I'm a little embarrassed to say that I never got into it, since it was so beloved by its (apparently too small) fan base. I found the premise so tedious and clunky: the guy can touch people to make them come back to life but he's already touched the girl so he can never touch her again and blah blah blah.
But the dresses! Maybe I could give it another try for the dresses. As I was searching Google Images for "vintage red lace dress" the other day, this little stunner pictured above came up. Look at fab skirt! The streamlined bodice! The velvet ribbon belt! And, most of all, I want you to look at the red underlay, which is my primary example for bringing up this stellar use of red lace in dressmaking.
Now, I know you all were approximately 99.9% in favor of me using the skin-toned underlay on my red lace holiday dress. And believe me, I totally appreciate your advice. There were so many brilliant comments on the fit and proportions alone! You guys are the best.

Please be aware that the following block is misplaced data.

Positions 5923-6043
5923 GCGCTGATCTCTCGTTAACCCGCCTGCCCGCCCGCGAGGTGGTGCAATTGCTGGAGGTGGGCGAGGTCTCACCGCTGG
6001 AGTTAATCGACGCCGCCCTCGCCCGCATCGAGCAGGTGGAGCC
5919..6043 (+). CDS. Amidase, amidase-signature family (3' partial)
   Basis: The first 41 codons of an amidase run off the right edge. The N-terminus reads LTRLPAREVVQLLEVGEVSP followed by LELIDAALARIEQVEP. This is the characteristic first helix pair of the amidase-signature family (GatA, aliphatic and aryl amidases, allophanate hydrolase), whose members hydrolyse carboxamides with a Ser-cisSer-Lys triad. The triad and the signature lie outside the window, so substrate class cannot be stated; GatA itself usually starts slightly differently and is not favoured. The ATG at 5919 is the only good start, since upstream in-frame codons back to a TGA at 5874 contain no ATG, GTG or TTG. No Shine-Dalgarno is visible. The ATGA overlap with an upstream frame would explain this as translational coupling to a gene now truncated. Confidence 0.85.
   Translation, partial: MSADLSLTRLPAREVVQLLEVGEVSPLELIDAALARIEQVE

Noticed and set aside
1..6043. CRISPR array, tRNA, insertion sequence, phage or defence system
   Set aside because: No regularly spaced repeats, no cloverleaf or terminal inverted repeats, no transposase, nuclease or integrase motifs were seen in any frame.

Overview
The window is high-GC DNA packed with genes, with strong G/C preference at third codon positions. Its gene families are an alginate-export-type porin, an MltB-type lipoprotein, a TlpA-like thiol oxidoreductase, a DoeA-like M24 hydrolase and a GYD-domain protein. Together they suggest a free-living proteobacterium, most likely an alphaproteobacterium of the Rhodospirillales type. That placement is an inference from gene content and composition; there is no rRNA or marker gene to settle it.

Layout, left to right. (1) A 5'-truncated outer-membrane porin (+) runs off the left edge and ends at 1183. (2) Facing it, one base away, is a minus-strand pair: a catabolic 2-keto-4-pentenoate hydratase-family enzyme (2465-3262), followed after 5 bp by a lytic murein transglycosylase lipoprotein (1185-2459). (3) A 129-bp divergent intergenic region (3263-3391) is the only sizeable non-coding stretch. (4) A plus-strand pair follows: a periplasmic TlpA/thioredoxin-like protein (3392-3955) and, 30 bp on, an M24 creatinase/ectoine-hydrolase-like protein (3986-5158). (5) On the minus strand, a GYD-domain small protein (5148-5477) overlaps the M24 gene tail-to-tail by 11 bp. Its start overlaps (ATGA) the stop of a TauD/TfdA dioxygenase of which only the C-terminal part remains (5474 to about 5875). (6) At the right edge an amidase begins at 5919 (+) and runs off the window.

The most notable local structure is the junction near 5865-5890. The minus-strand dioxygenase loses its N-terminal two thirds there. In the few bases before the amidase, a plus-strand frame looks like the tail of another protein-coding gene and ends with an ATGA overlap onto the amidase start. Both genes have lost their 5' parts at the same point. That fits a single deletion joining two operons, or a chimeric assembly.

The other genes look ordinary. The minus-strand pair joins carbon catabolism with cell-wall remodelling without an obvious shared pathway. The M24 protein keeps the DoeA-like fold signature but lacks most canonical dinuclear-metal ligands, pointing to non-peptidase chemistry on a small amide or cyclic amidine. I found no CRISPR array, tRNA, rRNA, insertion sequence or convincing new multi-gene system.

But. I think I'm going to have to go rouge and go with the red lining. It just says "vintage" to me in a way that the nude doesn't. To state my case (and to avoid mutiny), I'm going to distract you with lovely frothy red dresses with red underlays. Look! Over there! Pretty dresses!
|From Memphis Vintage|
|From Proper Vintage Clothing|
Thanks again for all your fantastic feedback! Next on the to-do list is to make another muslin of the revised pattern. To attempt to make up for my blatant disregard of your underlay feedback, I'm going to write in detail about the process of working with lace: the underlining, seam finishes, facings, etc. More to come!
P.S. I'm on the Twitters now! Let's, you know, follow each other and stuff. I'm @SewGertieSew.